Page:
Tempting, but probably wrong.
In Reality is Broken: Why Games Make Us Better and How They Can Change the World, game designer Jane McGonigal, shares interesting statistics and empirical analysis that put gaming in a more positive light. Like many similar books (Jonah Leher’s How We Decide or Nicholas Carr’s The Shallows spring to mind), the main theoretical orientation is in the realm of neurochemical processes. McGonigal posits that there is a sense among gaming communities that “Reality, compared to games, is broken.”
“Reality isn’t engineered to maximize our potential,” writes McGonical. “Reality wasn’t designed from the bottom up to make us happy.” Ultimately, games make us happy and, as she argues, can actually change the world, because they leverage the neuronal and chemical processes of the brain that make us happy. Maybe that opium metaphor is not so far off after all.
But for the social philosopher and theorist, one needs to dig a little deeper. Let us first consider Marx, the young Marx of the Economic Philosophical Manuscripts of 1844. These are the writings that are often thought to establish Marx as a humanist, and, indeed, were important to the new left during the 1960s. Here we are introduced to Marx’s concepts of alienated labor. Marx writes:
“This fact expresses nothing but this: the object which labor produces—the product of labor—confronts it as an alien being, as a power independent of the producer…. [T]his realization of labor appears as the loss of reality of the worker, objectification appears as the loss of the object and bondage to it.”
It appears that Marx, too, considered reality as flawed. For Marx, labor is alienated when: it is external to the worker; it is not voluntary, but coerced, and; it is not his or her own, but is somebody else’s. In The German Ideology, Marx describes a scenario of an unalienated laborer:
“…while in communist society, where nobody has one exclusive sphere of activity, society regulates the general production and this makes it possible for me to do one thing to-day and another to-morrow, to hunt in the morning, fish in the afternoon, rear cattle in the evening, criticize after dinner, just as I have a mind, without ever becoming hunter, fisherman, shepherd or critic.”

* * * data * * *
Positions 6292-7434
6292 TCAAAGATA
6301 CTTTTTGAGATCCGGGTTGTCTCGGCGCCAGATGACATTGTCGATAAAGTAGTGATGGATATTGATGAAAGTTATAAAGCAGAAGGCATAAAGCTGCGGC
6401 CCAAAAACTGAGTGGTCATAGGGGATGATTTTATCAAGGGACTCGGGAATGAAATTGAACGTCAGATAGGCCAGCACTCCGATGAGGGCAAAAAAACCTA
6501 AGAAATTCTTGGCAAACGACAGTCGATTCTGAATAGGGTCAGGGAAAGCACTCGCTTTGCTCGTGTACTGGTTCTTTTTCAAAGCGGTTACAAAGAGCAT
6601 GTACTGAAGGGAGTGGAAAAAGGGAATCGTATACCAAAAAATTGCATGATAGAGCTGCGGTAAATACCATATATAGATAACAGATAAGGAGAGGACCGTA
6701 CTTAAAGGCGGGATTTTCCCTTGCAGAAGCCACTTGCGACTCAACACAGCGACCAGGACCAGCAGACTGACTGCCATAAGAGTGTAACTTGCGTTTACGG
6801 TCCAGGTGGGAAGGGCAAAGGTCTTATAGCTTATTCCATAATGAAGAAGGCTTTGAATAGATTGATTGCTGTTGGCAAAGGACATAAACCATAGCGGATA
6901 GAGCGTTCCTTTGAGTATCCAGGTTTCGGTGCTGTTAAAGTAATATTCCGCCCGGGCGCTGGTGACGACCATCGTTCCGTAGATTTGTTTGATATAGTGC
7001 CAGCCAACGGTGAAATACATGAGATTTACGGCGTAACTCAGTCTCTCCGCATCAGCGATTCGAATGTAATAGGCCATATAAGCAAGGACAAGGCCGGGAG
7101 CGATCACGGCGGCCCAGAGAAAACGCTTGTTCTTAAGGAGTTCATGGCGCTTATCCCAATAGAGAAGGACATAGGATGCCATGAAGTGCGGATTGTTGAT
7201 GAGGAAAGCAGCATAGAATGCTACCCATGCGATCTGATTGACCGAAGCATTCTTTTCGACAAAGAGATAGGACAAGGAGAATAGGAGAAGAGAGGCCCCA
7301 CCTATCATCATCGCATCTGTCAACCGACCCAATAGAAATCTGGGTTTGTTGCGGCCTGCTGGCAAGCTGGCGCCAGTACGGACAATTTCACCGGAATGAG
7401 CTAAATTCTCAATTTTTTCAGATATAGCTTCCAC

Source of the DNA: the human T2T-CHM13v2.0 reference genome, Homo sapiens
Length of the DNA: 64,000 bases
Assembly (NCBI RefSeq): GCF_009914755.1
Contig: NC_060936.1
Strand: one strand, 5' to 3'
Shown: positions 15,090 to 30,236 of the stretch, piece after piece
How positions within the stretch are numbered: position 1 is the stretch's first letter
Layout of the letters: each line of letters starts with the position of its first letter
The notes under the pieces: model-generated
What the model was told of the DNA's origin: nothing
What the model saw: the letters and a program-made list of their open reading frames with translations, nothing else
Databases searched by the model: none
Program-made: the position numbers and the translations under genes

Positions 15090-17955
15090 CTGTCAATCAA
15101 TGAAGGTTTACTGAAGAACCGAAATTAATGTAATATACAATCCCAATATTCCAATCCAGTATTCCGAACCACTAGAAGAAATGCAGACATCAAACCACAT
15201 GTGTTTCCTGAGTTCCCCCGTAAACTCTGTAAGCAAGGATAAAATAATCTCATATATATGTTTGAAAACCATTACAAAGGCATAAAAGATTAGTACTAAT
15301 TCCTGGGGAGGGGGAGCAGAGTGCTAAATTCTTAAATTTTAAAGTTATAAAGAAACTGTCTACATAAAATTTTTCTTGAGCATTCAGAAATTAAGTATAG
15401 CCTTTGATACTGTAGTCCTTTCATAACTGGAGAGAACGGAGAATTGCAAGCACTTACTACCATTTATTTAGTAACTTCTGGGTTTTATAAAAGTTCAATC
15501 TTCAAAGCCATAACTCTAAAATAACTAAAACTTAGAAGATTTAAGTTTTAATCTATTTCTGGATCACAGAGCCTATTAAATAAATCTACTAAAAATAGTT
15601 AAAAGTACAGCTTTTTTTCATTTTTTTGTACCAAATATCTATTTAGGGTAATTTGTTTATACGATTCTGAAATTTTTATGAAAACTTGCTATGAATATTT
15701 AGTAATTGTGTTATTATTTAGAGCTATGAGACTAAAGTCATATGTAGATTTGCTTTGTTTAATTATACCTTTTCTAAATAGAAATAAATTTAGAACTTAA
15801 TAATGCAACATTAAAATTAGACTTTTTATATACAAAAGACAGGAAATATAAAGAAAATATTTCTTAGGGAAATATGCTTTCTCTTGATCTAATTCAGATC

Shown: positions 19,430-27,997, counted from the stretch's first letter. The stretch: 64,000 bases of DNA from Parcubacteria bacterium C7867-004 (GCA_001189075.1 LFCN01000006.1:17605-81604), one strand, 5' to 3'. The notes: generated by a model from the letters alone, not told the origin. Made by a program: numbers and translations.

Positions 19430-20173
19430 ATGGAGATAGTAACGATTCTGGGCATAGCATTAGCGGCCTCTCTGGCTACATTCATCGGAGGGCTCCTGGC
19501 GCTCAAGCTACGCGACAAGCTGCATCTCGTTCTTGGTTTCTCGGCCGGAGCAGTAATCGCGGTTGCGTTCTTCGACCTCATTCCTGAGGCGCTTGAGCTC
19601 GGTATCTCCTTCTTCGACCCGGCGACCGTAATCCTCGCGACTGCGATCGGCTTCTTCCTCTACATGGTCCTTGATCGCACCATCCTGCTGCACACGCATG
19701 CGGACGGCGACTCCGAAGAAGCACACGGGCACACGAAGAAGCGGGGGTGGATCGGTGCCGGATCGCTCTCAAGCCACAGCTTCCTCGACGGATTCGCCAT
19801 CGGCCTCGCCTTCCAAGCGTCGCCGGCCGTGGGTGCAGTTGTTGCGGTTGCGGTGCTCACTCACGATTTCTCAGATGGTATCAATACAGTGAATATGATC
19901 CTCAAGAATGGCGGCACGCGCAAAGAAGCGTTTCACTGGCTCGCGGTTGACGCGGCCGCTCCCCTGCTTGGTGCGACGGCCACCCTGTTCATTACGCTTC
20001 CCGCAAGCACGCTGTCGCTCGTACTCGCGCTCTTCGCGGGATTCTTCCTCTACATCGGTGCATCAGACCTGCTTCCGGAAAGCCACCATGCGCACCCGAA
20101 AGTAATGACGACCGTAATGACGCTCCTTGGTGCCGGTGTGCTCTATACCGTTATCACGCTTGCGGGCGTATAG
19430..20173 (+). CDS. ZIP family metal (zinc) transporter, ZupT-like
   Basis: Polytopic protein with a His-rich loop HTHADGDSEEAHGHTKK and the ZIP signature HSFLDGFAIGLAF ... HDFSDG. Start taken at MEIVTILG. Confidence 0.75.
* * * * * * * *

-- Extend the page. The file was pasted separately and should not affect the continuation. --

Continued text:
I have to admit that when I was first introduced to Marx in the 1980s, it was hard to read passages like this without thinking of “back-to-the-land” communards living together in intentional communities—sometimes with the worst stereotypes in mind. The concept of alienated labor rang true to me, but the alternatives of what unalienated labor would really be like rang flat and hollow.
But consider McGonigal’s four defining traits of a game: a goal, giving the game a sense of purpose; rules, which guide the way one can reach one’s goal and, by definition, foster creative and strategic thinking; a feedback system, so you always know how you are doing, and ; voluntary participation—it wouldn’t be a game if you had to play it. McGonigal also cites non-essential traits of some games, including interactivity, rewards, competition and winning. Even with this abbreviated list, one gets the sense that we’re not describing the mechanisms of a multi-billion-dollar escapist industry, but something meaningful, purposeful and profoundly human.
She boils it down to this: “Games make us happy because they are hard work that we choose for ourselves, and it turns out that almost nothing makes us happier than good, hard work.”
I have not found a better contemporary conceptualization of unalienated labor in the 21st century. With or without intending it, McGonigal has turned the concepts of work and play on their heads, challenging us to reconsider the importance of games and a “gameful life.” Her work has opened up the discourse about meaningful work to many voices and perspectives, including those of the classical sociology theorists.